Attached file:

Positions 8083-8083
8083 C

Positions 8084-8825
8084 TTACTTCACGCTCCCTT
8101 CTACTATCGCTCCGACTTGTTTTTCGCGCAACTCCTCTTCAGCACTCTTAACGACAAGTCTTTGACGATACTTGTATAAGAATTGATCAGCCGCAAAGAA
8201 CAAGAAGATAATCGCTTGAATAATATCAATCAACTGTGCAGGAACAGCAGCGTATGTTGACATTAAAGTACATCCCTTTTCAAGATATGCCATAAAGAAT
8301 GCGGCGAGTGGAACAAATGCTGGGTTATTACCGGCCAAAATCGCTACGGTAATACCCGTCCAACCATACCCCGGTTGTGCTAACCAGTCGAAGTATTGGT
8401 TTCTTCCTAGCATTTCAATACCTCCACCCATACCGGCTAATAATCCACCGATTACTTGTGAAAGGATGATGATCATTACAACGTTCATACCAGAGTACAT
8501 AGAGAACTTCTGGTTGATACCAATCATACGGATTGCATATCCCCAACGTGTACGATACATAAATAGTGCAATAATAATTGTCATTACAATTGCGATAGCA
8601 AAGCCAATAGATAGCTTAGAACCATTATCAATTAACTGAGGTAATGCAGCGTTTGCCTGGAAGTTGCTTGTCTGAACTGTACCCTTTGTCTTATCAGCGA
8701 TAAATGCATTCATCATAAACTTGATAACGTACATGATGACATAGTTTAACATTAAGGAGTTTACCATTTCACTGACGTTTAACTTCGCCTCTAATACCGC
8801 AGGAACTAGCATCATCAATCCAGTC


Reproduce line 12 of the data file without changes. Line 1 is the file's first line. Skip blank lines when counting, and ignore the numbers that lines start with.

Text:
8801 AGGAACTAGCATCATCAATCCAGTC